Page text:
Doctor of Philosophy
Alparslan . Oztekin
Dropwise condensation on super hydrophobic surfaces have the potential of obtaining an order of magnitude higher heat transfer than film formation and could be used for water harvesting. It can also help in desalinization and reducing cooling tower drift. Dropwise condensation could decrease the temperature difference required and thus reduce the size of condensers. A model of condensation on highly hydrophobic surfaces is presented to gain better understanding of key parameters impacting droplet growth, allow direct calculation of mass collection and heat transfer of individual droplets, and evaluation of bulk surface performance. The thermal analysis includes rapid micro droplet growth, thermal resistance due to diffusion, and impact on individual droplet by neighboring droplets and nucleation of new droplets based on time-dependent nucleation rate. It enhances the traditional thermal model by including an equivalent thermal resistance for diffusion. The model evaluates diffusion boundary layer thickness for laminar flow, temperature difference to saturation, surface orientation angle, drop contact angle and material properties. The simulation shows strong agreement with reported values for collected mass. The model confirms that the mass on surface and drainage ratio fall within the experimentally reported tolerances.
Once the validity of the model has been established for highly hydrophobic surface, the model is then modified for mixed hydrophilic and hydrophobic surfaces. The hydrophilic surface significantly reduces the energy barrier for nucleation allowing nucleation to the hydrophilic nodules to be treated as instantaneous while the hydrophilic surface constrains the base size of the droplets and aids in removal of the droplets from the surface. This allows for prediction of surface performance based on the environmental conditions and surface configuration. The model includes evaluation of the diffusion boundary layer thickness for natural convection, laminar and turbulent flow regimes. The model is benchmarked against published data for validation of the model. Experimental results indicate a condensation rate of 0.406 g over 2 hours and the model predicts a condensation rate of 0.39 g over the same duration with a deviation of only 4%. The model is used to optimize mass transfer by evaluating performance based on nodule size ranging from 0.1 to 0.5 mm with 10°C subcooling below saturation. The surfaces are modeled under various boundary layer thickness in the laminar and turbulent flow conditions. The model shows that the primary source of thermal resistance is the conduction through the droplet and the equivalent thermal resistance due to diffusion. Under turbulent flow conditions, a nodule size of 0.2 mm provides the maximum condensation rate. Laminar flow conditions require a nodule size greater than 0.5 mm due to the large equivalent thermal resistance of diffusion. Laminar flow regimes have higher thermal resistance from conduction through the drop due to the large equivalent thermal resistance of diffusion. Nodule sizes ranging from 1.1 mm up to 3.7 mm are evaluated. Laminar flow is trimodal for maximum mass transfer rates with nodule sizes of 1.5 mm, 2.3 mm and 3.1 mm. At low laminar flow rates, the nodule size of 3.1 mm produces the maximum mass transfer rate with nodule sizes of 1.5 mm and 2.3 mm performing well. As flow rates increase, approaching turbulent flow transitions the maximum mass transfer rate to a nodule size of 1.5 mm with a nodule size of 2.3 mm performing well. The nodule size of 3.1 mm experiences a significant drop off in mass transfer rate at the turbulent flow regimes. The key finds are as follows:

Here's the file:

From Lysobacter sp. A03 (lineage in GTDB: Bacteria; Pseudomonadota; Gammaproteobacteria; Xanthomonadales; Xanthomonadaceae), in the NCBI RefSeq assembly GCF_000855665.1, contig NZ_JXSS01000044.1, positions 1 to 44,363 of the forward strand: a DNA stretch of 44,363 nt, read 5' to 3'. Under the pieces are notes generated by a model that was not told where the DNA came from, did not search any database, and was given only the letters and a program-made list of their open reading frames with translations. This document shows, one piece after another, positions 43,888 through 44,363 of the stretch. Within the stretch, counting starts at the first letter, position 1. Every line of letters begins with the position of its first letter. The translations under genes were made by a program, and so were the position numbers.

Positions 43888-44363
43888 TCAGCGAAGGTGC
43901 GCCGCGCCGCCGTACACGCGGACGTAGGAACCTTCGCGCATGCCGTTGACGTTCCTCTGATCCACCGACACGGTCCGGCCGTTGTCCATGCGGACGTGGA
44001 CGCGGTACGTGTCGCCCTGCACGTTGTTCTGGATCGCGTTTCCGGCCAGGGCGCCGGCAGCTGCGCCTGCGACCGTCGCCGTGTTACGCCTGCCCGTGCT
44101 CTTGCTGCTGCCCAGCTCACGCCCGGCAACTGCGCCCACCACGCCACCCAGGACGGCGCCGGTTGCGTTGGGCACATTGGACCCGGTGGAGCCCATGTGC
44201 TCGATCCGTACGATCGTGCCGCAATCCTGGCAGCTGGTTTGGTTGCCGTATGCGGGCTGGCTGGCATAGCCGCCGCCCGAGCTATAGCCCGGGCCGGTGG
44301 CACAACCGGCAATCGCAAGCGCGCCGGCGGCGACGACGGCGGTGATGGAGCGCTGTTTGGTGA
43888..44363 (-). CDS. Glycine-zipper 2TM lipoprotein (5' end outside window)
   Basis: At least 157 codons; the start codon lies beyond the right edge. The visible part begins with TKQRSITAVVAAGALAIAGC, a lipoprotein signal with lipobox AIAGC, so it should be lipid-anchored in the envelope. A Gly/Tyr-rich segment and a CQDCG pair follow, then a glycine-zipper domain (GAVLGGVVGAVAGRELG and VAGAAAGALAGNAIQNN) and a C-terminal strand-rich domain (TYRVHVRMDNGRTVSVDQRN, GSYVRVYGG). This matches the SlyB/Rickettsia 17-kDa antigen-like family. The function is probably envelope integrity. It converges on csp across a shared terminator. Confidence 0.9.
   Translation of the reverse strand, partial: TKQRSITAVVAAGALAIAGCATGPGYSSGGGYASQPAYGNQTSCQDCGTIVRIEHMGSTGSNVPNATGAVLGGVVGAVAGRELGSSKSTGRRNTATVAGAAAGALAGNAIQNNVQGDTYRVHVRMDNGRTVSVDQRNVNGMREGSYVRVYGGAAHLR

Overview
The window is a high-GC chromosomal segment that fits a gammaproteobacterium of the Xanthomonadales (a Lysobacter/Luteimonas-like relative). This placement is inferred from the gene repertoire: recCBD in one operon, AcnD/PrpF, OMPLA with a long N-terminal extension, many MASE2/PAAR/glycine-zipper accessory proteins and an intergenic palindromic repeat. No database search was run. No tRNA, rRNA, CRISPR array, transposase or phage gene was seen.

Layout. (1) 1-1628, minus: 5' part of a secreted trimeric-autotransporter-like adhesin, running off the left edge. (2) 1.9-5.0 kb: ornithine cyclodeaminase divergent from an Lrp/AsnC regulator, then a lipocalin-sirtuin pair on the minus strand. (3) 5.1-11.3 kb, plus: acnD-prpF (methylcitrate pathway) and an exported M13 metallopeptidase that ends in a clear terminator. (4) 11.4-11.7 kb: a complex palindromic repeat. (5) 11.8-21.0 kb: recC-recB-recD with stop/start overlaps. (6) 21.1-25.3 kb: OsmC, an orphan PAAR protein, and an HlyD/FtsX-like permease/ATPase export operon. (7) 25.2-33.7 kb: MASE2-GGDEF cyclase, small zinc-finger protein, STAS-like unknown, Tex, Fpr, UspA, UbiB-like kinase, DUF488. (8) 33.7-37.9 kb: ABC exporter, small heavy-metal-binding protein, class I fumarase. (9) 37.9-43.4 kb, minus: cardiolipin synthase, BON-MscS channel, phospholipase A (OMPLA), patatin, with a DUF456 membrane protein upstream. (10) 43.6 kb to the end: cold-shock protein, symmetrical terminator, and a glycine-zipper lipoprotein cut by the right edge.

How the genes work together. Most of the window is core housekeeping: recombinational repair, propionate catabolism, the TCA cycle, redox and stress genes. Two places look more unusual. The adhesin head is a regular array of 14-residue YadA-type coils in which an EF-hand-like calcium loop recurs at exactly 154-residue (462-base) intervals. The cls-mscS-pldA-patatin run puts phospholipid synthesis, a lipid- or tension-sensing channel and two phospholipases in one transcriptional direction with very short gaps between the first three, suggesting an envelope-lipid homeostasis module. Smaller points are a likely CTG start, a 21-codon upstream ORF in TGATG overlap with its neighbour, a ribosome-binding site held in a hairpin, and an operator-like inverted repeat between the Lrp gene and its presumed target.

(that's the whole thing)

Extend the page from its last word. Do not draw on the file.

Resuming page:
• Nucleation barrier severely limits mass collection of hydrophobic surfaces under turbulent flow conditions.
• Primary source of thermal resistance is diffusion.
• Under optimized turbulent flow conditions thermal resistance of droplet and diffusion are approximately equal
• Thermal resistance due to surface coating is minimal
• Optimum nodule sizes for turbulent flow is 0.2 mm.
• Optimum nodule size for laminar flow is 1.5 mm, 2.3 mm and 3.1 mm.
• Increased flow rates favor smaller nodule sizes for mass collection.
Frymyer, Brian Douglas, "Thermal Modeling of Mixed Hydrophilic and Hydrophobic Surfaces" (2020). Theses and Dissertations. 5654.